“do you see us // do you see me?”

Whenever another black or brown body is senselessly murdered it always feels like the final straw that will break the camel‘s back. In our case, we’ve sadly grown accustomed to this feeling, carrying this unbearable load on our own backs for generations. The feeling of being hunted is the norm where I’m from. Sometimes it’s easier to keep your head down and keep moving and not speak up — God forbid we do, we’ll hear, “why are you so angry? why are you so loud? you should calm down.” Sometimes we don’t speak up out of fear. Fear of what, you ask? Fear of not belonging. Fear of not being included. Fear of not being considered an equal peer despite however many accomplishments a black or brown body has achieved in their lifetime. It is always never enough. 

When George Floyd was initially murdered, I had no idea. I had decided weeks ago to spiritually take a break from the socials (fb, ig) with all that was going on in the world — hoping to filter in the bad news on my own accord. It wasn’t until my father texted me, “be careful with the protests in LA,” when I realized that the last straw has finally broken our backs. 
This poem (“DO YOU SEE US // DO YOU SEE ME?”) is my offering to the peaceful and forthright protest which I endlessly support.



do you see us? do you see me?
i was always told by the irish kids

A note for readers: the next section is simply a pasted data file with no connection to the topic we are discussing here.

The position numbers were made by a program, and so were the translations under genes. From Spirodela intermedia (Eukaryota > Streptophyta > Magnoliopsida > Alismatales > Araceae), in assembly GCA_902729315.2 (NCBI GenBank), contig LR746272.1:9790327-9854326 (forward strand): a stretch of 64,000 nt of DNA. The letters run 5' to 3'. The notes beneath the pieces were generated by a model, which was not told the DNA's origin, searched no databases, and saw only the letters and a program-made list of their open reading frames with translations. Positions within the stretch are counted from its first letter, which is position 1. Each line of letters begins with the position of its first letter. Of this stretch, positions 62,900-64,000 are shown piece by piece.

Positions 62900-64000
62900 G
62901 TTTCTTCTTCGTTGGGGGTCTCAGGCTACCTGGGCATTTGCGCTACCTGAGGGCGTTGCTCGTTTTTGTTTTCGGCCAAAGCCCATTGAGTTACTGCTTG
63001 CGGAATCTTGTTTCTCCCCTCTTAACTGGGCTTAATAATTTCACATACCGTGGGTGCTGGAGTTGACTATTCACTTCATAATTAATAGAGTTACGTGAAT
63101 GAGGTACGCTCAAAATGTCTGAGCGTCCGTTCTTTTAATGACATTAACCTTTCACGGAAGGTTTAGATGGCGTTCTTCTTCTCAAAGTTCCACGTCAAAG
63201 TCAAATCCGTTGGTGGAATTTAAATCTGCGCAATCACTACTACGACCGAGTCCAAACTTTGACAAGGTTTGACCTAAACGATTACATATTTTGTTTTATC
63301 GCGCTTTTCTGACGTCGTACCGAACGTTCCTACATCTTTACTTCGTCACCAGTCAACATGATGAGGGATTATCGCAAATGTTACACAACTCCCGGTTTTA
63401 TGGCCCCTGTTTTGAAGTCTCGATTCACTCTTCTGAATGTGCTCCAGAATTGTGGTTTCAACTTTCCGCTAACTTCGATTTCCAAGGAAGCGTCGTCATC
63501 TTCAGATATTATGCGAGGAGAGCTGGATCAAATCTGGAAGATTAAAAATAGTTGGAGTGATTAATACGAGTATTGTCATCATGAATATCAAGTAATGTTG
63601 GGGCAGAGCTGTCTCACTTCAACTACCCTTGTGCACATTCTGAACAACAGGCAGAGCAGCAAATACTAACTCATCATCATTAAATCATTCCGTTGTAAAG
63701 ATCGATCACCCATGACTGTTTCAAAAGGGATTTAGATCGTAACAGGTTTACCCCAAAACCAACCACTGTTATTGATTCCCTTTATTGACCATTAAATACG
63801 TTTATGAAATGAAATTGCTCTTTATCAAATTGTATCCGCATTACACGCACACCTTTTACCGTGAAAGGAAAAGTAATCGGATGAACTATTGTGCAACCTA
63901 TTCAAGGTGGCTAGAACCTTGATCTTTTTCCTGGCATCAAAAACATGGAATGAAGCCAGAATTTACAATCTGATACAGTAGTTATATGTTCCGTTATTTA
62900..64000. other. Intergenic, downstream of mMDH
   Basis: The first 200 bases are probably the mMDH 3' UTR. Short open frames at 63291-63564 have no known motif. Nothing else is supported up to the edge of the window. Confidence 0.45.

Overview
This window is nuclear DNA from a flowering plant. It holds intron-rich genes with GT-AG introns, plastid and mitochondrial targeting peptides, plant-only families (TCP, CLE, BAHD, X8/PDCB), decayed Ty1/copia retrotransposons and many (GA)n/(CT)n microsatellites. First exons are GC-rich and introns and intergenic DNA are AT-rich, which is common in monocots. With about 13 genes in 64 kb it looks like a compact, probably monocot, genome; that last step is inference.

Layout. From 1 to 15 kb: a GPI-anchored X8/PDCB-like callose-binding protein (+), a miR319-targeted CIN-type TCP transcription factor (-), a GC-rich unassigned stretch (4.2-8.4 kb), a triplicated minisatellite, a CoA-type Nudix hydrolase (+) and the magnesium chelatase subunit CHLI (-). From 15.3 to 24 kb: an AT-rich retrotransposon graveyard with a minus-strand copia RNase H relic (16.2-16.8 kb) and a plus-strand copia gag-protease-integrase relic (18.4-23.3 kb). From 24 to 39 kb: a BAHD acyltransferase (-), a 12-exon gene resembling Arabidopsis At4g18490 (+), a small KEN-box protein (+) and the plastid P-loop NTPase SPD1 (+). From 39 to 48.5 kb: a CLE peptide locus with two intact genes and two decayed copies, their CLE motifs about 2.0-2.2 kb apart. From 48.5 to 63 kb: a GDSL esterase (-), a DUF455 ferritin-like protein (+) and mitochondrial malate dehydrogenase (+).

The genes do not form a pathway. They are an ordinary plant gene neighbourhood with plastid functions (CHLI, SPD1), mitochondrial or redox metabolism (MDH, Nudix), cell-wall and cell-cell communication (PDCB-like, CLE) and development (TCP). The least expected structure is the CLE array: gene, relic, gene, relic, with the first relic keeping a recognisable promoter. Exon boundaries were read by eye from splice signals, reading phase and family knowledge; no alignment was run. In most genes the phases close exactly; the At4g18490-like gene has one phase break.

“yeah, but you’re one of us…”

do you see us? do you see me?
casting breakdown:
jorge, jose, jesus, javi.

do you see us? do you see me?
when we cry:
same clear. same wet. same dry.

have you seen me lately?
do i fit into your mind?
do you feel more comfortable when my truth is a lie?

i said have you seen me lately and have you even tried?
you are not black enough // you are not white enough
you are not brown enough was their reply.

i think i love me. i think i always have?
why do you make me question what’s behind
black brown white mask?

3 colors on a palette
bob ross and i really mixed them all together
crazy –– it was the color of me.

and all i ever wanted was to paint beautiful brown trees

do you see us? do you see me?
why do you only see us
when our bodies are in the street?

Orlando Rivera is a third-year drama student at the Juilliard School. He is also an experienced Intensive-Care Unit Registered Nurse currently working on the frontlines this summer as a COVID-19 first-line responder at Cedars Sinai Medical Center in Los Angeles. A proud native of the Bronx, NY. He is a recipient of the Jerome L. Greene Fellowship.